Pujol, following his winning goal!

Within minutes after the end of the game, you could hear people pouring into the streets. Prof. A, Dale, AR and I went together to walk down to the Gran Via to witness the euphoria. I got a few pictures but most turned out too dark because it was after 10:30 pm by then. Cars were whizzing by on the Gran Via, honking their horns and displaying flags which rippled in the wind currents alongside. The sidewalks were packed with people. We walked down to the Puerta de Sol, a plaza which has 2 fountains. People had climbed into these fountains and were dancing as they doused themselves with the cool water, sprayed it on those around them and waved soggy flags. Percussion with a strong beat got clusters of people to dance around the musicians, while vendors hawked hats, flags, vuvuzela horns, colorful wigs, oversized glasses and glasses shaped like Spanish flags.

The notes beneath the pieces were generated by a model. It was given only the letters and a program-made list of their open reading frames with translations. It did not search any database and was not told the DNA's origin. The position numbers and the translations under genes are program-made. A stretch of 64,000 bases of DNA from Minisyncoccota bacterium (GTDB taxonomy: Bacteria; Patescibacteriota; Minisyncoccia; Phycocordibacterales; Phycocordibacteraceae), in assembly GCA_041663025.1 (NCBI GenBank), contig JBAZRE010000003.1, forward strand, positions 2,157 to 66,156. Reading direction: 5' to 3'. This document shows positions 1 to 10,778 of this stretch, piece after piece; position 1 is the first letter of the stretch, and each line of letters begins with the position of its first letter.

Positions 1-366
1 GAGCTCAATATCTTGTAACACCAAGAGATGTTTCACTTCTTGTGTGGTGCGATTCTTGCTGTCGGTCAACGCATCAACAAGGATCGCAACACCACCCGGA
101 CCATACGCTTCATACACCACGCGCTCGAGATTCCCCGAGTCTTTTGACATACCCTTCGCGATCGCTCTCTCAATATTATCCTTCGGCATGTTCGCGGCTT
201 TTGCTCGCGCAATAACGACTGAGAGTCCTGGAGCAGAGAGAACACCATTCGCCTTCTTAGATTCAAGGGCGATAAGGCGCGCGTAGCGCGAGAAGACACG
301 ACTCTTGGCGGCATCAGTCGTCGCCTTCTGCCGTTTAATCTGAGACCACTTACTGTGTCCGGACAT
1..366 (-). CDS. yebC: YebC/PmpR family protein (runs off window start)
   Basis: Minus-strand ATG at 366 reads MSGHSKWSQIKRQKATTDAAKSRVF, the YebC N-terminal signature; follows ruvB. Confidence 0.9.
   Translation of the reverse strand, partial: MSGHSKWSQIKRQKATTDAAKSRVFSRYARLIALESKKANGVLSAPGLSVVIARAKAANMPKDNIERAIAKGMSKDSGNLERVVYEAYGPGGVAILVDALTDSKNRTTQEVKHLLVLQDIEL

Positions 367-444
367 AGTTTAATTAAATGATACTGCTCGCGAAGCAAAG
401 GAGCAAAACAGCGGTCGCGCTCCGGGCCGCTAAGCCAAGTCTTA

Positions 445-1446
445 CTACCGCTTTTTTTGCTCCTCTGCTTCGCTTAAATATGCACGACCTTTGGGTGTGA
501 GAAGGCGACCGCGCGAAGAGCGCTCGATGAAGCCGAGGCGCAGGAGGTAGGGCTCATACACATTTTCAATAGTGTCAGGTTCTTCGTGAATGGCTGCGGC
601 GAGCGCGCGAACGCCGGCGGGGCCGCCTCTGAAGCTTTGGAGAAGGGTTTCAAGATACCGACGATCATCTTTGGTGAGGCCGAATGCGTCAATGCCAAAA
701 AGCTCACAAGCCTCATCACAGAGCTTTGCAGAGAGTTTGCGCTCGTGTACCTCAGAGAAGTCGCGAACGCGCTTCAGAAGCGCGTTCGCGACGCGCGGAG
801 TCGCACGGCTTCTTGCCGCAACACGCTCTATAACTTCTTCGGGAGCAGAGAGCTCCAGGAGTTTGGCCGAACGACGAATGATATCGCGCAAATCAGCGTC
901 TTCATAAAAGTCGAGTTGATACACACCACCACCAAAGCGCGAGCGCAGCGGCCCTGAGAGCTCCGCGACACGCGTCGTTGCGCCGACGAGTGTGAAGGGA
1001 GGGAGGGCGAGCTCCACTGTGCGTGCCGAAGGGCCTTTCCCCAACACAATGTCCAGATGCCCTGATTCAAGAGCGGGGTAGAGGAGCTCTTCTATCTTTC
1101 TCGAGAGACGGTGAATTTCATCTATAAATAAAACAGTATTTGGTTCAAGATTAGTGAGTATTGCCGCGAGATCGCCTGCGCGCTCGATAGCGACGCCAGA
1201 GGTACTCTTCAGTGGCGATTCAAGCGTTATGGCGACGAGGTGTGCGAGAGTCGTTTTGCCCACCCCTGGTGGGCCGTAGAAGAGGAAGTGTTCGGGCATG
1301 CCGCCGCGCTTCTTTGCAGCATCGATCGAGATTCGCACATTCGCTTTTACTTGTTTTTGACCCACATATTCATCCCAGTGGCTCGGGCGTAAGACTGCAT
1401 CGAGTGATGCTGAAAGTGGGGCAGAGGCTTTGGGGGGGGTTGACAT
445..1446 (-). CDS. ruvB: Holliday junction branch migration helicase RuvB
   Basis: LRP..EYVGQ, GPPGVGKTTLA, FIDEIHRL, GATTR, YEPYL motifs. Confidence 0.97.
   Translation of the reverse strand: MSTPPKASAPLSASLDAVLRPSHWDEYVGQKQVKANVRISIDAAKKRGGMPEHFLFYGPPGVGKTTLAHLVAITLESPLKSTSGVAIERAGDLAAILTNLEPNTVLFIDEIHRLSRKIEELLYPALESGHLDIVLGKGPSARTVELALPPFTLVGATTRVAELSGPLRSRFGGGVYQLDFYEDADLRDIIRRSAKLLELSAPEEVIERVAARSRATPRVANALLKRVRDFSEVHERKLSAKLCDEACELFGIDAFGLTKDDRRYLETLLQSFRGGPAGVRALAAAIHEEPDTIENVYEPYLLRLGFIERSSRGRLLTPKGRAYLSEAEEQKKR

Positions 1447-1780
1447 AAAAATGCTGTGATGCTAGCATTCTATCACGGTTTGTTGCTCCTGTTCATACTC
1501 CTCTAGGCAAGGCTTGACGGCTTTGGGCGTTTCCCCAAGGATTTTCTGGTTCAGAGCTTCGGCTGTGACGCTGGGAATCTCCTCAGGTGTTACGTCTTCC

It is important to note that this is the very first time Spain has made it to the semifinals, much less the finals, while Germany has won the World Cup three times. It’s been an unpredictable year because some of the normally best teams like France and Brazil were knocked out sooner than expected, and some, like Ghana, made it to the quarter finals for the first time. The Spanish were happy to play against Germany in the semifinal, because the Germans have showed good sportsmanship and respect toward the Spanish team, unlike some of the others in the past (such as Argentina and England).

And so it went. We stayed at Puerta del Sol awhile, then Prof. A suggested we continue on down Calle de Alcalá to the Plaza de Cibeles, where there is a fountain around a statue that was constructed hundreds of years ago. People often gather there, she said, with the hopes of getting into the fountain. Not this time – it was barracaded off but even so the area was mobbed with people, dancing, shouting, drinking, waving flags, blowing horns.